IT’S the condition the late comedian Fields his trademark bulbous nose.

But rosacea, a disorder that affects millions, is no joke. And people who enjoy Guernsey’s sunny climate active lifestyle are prime candidates.

You’ve probably noticed hundreds of faces: network of spider veins often signals an interest great outdoors.

Typically evident in 30 or over, it begins on the cheeks, nose, forehead.

But as time wears on become ruddier and sometimes with lumps bumps. In severe cases can swell and become the W. C. Fields syndrome.

And one of the most triggers? Sun exposure.

We may not have seen this year, but sun has answer for, according Aesthetic Skin Clinic’s Curran. But for those such unwanted consequences, he has an answer. He uses intense pulsed therapy (IPL) to banish red veins, both for cosmetic reasons and to help medical conditions rosacea.

The results, said the has recently handed presidency of the British Association of Cosmetic Doctors, are ‘genuinely fabulous’.

Red veins, he explained, extremely common. not always caused by ‘There are a number causes including sun elements, and some ‘Steroids can cause them as well as coffee, heat, stings – even social embarrassment. And people of old have associated them with alcohol abuse.’ True enough. But according to Dr Curran, that is a misconception.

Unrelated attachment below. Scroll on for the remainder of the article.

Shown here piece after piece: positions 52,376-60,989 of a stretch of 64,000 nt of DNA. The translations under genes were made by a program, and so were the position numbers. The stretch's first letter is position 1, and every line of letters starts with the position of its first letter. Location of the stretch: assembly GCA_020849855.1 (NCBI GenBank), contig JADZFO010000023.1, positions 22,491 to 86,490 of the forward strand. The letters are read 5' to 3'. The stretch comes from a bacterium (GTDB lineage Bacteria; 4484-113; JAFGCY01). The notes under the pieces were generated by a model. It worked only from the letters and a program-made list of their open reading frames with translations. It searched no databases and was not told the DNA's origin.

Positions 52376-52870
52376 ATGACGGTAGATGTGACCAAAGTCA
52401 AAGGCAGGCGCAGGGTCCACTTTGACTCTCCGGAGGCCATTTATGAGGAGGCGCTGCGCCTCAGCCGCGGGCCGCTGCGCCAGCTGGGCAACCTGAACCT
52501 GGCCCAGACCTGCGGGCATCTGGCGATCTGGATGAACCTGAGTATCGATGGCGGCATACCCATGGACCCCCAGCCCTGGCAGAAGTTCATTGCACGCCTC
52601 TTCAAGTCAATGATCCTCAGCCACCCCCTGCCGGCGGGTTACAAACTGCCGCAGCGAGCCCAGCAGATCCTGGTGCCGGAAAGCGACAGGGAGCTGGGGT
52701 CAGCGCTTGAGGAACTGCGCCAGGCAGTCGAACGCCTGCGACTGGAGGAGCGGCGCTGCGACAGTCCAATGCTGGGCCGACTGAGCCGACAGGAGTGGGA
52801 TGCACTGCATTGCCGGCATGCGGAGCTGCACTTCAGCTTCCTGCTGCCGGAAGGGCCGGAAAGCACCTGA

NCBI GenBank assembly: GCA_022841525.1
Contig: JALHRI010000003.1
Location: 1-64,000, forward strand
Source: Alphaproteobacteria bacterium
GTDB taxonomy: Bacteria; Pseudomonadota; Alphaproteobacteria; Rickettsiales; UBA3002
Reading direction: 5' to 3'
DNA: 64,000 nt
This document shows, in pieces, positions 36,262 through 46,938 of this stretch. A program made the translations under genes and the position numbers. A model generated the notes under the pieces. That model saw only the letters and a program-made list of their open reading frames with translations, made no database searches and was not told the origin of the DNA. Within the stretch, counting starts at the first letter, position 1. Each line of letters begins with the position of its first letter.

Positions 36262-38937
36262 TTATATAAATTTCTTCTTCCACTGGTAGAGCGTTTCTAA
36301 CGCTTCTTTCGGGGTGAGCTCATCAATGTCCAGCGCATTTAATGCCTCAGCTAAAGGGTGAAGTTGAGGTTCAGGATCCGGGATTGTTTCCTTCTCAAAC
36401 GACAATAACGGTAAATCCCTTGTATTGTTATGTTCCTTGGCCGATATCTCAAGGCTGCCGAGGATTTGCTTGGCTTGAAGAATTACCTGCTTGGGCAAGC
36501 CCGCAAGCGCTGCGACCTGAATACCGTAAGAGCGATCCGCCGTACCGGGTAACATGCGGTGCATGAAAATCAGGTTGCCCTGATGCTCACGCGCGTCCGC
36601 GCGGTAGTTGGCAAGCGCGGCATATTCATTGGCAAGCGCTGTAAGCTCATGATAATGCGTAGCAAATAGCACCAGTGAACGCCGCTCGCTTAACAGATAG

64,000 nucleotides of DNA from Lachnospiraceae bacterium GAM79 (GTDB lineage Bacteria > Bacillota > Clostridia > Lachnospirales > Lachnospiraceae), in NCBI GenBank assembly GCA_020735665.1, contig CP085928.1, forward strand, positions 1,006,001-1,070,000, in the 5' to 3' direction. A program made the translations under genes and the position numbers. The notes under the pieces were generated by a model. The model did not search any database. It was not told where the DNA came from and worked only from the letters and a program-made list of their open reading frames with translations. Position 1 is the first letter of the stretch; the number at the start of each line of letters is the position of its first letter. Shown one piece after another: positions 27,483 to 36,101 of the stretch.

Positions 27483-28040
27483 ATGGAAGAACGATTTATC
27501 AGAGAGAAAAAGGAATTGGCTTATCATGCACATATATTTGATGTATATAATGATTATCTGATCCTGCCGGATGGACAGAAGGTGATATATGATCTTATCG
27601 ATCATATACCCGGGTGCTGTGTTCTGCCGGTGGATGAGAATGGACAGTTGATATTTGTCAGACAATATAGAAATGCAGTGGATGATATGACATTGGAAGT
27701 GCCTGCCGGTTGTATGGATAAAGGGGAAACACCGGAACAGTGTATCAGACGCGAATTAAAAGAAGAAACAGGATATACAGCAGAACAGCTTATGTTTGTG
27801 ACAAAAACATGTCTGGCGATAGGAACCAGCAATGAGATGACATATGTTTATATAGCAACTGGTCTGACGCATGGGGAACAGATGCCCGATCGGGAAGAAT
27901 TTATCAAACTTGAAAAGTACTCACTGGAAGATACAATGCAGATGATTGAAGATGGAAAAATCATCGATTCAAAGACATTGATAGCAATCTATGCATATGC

Pale Celtic skin is particularly vulnerable to damage, he explained, especially when exposed to harsh elements. ‘A lot of the men who worked on the Manchester ship canals developed rosacea, which is where the old wives’ tale came from.’

Dr Curran said that there are a number of things that can be done to reduce inflammation caused by rosacea. Topical and antibiotic treatments are helpful, but as it’s an inflammatory condition, using IPL to reduce the redness is very effective. But in many cases, he explained, the veins are quite simply genetic.

Known as telangiectasia, these are small unsightly red, purple or blue blood vessels, most often found along the surface on the face, upper chest and neck. Those that appear on the legs are often known as spider veins. And the good news is that because the vessels are not necessary for any essential function, they can be safely removed without any effect on the body.

Sclerotherapy, another way of treating unwanted veins using injections to make them shrink, can leave people with scabs, but the laser is gentler, with no risk of marking the skin with a needle – although the two procedures can be effectively used in combination